WHO will debate dangerous South Africa coronavirus variant with ‘many mutations’

The World Health Organization is meeting on Friday to discuss what an alarming coronavirus variant with a “large number of mutations” could mean for COVID-19 vaccines and treatments as European countries began banning flights from South Africa and surrounding nations.

The variant known as B.1.1.529 was discovered in a small number in Johannesburg, South Africa and nearby nations, but the globe has been burned by variants before, especially the delta, and cannot afford a setback in the pandemic battle.

“We do not know much about this yet. What we do know is that this variant has a large number of mutations. And the concern is that when you have so many mutations, it can have an impact on how the virus behaves, ”said Dr. Maria Van Kerkhove, WHO’s technical director for COVID-19, in a social media Q&A.

Professor Tulio de Oliveira, director of the Center for Epidemic Response and Innovation in Africa, said in a news briefing on Thursday that the variant has “many more mutations than we expected,” including more than 30 in the tip protein that the virus uses to hack into in human cells.

He said it was “spreading very fast and we expect to see pressure in the healthcare system in the next few days and weeks.”

The WHO will determine whether the mutations constitute a variant of interest or concern, and possibly assign it a Greek name.

Other countries said they would not take any chances in the meantime.

The European Commission “will propose, in close coordination with the Member States, to activate the emergency brake to stop flights from the South African region due to the variant of concern B.1.1.529,” tweeted Commission President Ursula von der Leyen on Friday.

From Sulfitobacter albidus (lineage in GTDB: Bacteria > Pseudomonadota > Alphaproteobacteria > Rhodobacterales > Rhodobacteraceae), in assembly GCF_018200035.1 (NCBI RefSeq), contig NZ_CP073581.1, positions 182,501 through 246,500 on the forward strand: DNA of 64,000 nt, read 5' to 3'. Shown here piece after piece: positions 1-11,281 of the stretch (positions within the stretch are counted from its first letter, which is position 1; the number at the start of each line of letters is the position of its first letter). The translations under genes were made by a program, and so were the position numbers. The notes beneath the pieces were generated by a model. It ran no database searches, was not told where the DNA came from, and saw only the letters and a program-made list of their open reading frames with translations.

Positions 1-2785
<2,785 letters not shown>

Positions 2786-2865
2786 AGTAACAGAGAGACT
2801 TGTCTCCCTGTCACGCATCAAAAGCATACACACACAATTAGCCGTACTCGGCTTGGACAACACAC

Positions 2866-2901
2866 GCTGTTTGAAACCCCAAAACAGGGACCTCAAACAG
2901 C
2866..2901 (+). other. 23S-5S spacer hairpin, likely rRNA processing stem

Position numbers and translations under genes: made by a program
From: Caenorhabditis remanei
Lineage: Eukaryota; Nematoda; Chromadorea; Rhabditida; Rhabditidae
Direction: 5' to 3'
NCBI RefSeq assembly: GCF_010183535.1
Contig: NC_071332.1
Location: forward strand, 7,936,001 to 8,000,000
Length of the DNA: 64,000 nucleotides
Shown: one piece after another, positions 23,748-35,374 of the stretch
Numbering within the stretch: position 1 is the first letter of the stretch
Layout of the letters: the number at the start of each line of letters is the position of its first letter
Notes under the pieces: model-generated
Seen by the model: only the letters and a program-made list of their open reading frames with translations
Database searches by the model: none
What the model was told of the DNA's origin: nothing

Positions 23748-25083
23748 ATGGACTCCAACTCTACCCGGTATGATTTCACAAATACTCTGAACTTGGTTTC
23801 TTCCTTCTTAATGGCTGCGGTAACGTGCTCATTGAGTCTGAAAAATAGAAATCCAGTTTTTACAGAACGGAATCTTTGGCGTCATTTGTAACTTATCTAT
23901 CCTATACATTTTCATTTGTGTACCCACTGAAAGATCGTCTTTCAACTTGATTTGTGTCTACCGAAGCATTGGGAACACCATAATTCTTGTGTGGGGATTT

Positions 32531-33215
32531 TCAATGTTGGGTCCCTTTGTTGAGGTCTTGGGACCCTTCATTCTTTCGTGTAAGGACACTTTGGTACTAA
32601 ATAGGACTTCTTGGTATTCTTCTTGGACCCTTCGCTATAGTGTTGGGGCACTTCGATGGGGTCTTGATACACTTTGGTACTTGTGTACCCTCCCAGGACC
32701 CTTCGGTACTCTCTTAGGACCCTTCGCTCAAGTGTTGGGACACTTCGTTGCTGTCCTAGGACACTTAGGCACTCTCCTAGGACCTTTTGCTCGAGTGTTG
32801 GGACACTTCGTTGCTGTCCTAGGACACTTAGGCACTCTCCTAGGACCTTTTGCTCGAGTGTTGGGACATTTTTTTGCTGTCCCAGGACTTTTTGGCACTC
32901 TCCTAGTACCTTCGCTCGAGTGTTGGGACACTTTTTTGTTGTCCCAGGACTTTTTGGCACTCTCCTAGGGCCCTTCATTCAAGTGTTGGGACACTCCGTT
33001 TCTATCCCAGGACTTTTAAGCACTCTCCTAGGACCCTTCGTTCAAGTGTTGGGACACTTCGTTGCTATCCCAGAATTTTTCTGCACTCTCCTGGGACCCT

Europe is struggling with yet another wave of the virus and protesting against economic restrictions.

British Health Secretary Sajid Javid said flights from six African countries – South Africa, Lesotho, Botswana, Namibia, Eswatini and Zimbabwe – would be temporarily banned from Friday noon, and returning British travelers should be quarantined.

The South African government on Friday criticized the decision.

“The UK’s decision to temporarily ban South Africans from entering the UK appears to be urgent, as even the World Health Organization has yet to advise on the next steps,” the Minister of International Relations and Cooperation said.

Mr. Javid acknowledged that not much is known about the variant, but said they could not risk anything.

“More data is needed, but we are taking precautions now,” he tweeted.

An aggressive variant known as “beta” appeared in South Africa earlier in the pandemic and spread throughout the world. Then the delta variant, first discovered in India, swept around the world, causing a major setback in the United States’ fight against the virus in late summer.

For more information, visit the Washington Times COVID-19 Resource Page.

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